[jcifs] timezone problems

Julian Reschke julian.reschke at gmx.de
Tue Mar 9 19:47:59 GMT 2004

Christopher R. Hertel wrote:

> On Tue, Mar 09, 2004 at 07:54:09PM +0100, Julian Reschke wrote:
> :
>>>If the [file] time[stamp] being reported via SMB is based on the 
>>>*server's* local time [that is, if the SMB message contains the SMB_TIME 
>>>and SMB_DATE as listed in FAT], then the client must convert the time [for 
>>>display purposes] to the *client's* local time.
>>No, it doesn't have to.
> Well, okay, I'm not being clear here.  I'm just trying to paint a picture 
> of the situation that would show this.
>>The SMB library itself is first of all required 
>>to report the correct UTC-based timestamp (this is what the Java API is 
> To be comaptible with java.io.File we have to convert the SMB_TIME and 
> SMB_DATE values to Java UTC.

Great, it's good we have agreement here :-)

>>Of course a client running on top of that can use the client's local 
>>timezone settings to display the normalized UTC timestamp, but this is a 
>>transformation that should occur *on top* of SmbFile.getLastModified().
> Right, but that's the model I was working with.  :)

OK, so that's clarified now. It's not the model that applies to the Java 
UTC long timestamps used by SmbFile.

>>>Since the file timestamps are stored in server local time (in FAT) I
>>>assume that they are also reported that way via SMB.  To convert those
>>>into UTC you also need to know the difference between server time and UTC.
>>I'm no SMB expert, and I have trouble following this description. If the 
>>SMB protocol provides an UTC-based timestamp, and JCifs is supposed to 
>>return UTC-based timestamps, why do we need a translation at this level?
> At session startup the server returns a timestamp in bozoseconds
> (10^-7) since Jan. 1 1601.  The client uses this to figure out the offset 
> between the server's time and its own time.
> The problem is that the FAT filesystem stores timestamps in local time, 
> and SMB reports those times when reporting file timestamps.  The file 
> timestamps do not contain Daylight Savings information, just the raw local 
> time.  That's a royal pain, since the client has to figure out the 
> Daylight Savings information of the server in order to convert the file 
> timestamp information to UTC.

That doesn't seem to be consistent with the code I'm looking at...:

     static long readTime( byte[] src, int srcIndex ) {
         int low = readInt4( src, srcIndex );
         int hi = readInt4( src, srcIndex + 4 );
         long t = ((long)hi << 32 ) | ( (long)low & 0xFFFFFFFFL );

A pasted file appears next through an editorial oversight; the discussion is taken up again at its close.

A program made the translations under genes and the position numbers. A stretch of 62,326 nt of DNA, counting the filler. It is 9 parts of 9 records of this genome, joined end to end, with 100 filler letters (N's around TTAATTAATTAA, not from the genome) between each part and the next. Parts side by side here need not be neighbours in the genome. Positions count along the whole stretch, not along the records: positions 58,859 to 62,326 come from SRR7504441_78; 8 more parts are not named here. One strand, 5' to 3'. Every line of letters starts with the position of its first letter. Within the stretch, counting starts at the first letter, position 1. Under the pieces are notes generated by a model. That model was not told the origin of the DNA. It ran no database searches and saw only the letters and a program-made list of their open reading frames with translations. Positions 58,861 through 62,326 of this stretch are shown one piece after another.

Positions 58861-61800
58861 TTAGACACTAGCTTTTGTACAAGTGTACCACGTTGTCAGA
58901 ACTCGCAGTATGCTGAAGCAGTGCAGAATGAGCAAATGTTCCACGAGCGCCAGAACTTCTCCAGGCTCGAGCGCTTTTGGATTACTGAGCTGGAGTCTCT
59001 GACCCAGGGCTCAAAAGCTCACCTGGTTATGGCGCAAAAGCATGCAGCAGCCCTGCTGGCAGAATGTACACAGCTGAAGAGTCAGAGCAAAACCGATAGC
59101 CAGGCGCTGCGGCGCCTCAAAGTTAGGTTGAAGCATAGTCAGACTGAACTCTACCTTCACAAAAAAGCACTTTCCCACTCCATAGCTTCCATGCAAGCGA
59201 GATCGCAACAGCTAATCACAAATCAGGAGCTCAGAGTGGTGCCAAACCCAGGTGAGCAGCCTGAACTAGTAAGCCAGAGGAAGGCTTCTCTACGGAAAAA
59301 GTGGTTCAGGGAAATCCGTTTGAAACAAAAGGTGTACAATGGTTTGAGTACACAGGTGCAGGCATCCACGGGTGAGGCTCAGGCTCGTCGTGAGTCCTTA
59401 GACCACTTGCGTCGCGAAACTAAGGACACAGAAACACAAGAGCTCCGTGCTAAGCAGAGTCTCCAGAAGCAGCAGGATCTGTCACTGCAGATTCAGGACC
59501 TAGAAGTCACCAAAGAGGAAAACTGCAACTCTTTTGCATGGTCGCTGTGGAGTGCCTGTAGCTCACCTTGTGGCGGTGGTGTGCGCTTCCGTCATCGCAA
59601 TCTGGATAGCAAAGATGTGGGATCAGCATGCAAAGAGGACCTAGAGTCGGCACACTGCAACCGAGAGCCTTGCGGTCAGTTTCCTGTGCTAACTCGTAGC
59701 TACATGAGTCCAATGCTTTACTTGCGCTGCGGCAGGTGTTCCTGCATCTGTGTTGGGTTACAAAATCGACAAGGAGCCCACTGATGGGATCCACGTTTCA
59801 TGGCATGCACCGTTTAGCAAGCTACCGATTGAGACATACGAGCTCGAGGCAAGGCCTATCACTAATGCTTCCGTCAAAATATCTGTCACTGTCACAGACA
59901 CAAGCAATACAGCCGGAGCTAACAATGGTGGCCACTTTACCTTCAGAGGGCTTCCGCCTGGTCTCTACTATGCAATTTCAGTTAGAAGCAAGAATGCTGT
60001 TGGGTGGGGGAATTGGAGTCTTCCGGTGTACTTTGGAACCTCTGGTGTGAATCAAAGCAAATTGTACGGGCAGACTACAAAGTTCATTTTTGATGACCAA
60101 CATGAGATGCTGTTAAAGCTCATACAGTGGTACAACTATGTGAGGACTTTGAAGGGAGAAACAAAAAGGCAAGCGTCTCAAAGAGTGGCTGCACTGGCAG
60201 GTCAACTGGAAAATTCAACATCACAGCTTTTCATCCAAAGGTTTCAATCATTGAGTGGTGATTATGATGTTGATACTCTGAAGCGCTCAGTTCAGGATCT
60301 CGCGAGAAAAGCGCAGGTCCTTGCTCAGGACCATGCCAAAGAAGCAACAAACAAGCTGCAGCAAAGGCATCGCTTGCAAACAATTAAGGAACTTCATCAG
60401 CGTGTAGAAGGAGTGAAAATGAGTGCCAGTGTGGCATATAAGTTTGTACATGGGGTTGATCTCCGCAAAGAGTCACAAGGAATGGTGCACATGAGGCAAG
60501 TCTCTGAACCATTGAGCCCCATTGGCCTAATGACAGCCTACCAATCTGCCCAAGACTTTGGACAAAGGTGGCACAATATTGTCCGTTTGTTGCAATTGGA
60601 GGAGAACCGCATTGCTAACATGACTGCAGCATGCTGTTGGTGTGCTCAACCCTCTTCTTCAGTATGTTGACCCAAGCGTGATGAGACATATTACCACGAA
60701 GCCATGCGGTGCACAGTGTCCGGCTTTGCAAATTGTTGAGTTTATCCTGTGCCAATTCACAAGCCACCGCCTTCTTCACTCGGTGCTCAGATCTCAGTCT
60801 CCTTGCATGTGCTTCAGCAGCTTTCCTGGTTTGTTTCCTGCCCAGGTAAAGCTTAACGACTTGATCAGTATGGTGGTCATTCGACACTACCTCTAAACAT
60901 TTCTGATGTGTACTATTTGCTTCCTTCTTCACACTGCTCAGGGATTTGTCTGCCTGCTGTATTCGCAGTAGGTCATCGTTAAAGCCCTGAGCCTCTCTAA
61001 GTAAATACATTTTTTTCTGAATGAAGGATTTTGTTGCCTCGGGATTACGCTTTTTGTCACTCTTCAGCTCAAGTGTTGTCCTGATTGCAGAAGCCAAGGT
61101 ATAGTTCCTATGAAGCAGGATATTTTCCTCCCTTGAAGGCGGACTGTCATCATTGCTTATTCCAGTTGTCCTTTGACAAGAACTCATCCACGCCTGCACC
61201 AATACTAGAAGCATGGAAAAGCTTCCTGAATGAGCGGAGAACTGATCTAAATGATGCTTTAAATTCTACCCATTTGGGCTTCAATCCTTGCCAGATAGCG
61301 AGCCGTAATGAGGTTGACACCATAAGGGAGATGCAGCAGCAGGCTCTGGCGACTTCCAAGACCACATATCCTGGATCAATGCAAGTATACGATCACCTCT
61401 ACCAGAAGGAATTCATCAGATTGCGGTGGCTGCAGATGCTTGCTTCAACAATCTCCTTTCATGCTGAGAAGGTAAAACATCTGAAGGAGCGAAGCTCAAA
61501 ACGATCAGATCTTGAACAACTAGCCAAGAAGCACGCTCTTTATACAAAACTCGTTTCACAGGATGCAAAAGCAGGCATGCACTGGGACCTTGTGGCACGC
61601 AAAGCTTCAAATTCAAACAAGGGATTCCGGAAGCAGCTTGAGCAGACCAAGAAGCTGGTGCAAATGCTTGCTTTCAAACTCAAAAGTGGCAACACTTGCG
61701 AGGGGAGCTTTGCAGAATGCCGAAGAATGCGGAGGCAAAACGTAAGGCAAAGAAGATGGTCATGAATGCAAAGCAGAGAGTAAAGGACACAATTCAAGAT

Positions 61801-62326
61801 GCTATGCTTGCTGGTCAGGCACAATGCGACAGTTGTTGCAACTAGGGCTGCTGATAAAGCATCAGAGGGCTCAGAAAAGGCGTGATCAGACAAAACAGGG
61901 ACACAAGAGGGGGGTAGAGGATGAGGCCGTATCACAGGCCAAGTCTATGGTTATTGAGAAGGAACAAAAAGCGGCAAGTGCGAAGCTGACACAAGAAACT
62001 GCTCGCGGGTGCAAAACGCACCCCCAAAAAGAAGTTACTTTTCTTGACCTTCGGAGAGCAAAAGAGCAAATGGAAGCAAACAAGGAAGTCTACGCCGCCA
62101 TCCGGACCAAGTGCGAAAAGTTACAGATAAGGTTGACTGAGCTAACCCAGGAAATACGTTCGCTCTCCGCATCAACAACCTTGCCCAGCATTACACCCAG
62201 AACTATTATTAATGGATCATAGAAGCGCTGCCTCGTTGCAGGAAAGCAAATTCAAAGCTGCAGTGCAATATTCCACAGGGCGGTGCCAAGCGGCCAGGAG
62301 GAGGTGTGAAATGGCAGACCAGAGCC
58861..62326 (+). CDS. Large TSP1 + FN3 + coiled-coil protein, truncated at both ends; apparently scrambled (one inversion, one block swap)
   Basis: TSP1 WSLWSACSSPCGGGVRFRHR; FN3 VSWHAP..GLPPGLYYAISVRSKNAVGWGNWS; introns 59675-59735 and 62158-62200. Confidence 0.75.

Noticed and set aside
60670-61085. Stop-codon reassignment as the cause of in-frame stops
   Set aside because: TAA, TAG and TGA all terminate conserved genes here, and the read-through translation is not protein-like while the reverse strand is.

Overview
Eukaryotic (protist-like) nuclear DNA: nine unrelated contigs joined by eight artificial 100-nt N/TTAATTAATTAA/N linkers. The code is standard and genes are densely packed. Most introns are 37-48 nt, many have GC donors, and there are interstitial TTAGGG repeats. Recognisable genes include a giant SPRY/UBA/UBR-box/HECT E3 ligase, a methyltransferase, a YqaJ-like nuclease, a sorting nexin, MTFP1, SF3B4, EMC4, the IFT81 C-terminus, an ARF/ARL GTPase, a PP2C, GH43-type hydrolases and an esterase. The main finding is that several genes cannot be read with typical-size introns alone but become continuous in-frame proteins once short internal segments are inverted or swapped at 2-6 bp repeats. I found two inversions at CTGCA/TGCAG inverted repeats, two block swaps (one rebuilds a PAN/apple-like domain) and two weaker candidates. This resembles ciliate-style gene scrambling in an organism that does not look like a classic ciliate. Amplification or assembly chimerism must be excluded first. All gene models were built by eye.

t = ( t / 10000L - MILLISECONDS_BETWEEN_1970_AND_1601 );

         synchronized( TZ ) {
             if( TZ.inDaylightTime( new Date() )) {
                 // in DST
                 if( TZ.inDaylightTime( new Date( t ))) {
                     // t also in DST so no correction
                     return t;
                 // t not in DST so add 1 hour
                 return t + 3600000;
             } else {
                 // not in DST
                 if( TZ.inDaylightTime( new Date( t ))) {
                     // t is in DST so subtract 1 hour
                     return t - 3600000;
                 // t isn't in DST either
                 return t;

This certainly looks like code that unpacks a 64-bit timestamp, not a 
FAT timestamp....

> The same packet that returns the initial timestamp also returns a timezone 
> offset.  That offset is the *current* offset from UTC.
> Anyway, I don't know the "normal" way of handling these file timestamps.  
> I have not tested this part of the protocol (recently), but assume that
> all clients simply adjust the SMB_TIME and SMB_DATE by using the 
> ServerTimeZone info provided in the NegProt at the start of the session.

But what's happening in the code above is that the *client's* timezone 
and DST settings are used for the adjustment. How is this supposed to be 
correct, unless both server and client happen to be in the same timezone?

> Anyway, as you can see this is complex.  It shouldn't be, but DOS, FAT, 
> and SMB all have long and convoluted histories.  My guess is that 
> upgrading to Samba 2.2.8a will fix this.  If not, then I'll run your code 
> and do some captures to see what's different.

The issue was triggered by JCifs' behaviour against a Windows2000 server 
(same for Windows 2003). I only tested Samba because you asked me to do 
so. As a matter of fact this was a good thing to do, because it shows 
that at least *that* Samba version behaves differently than W2K.


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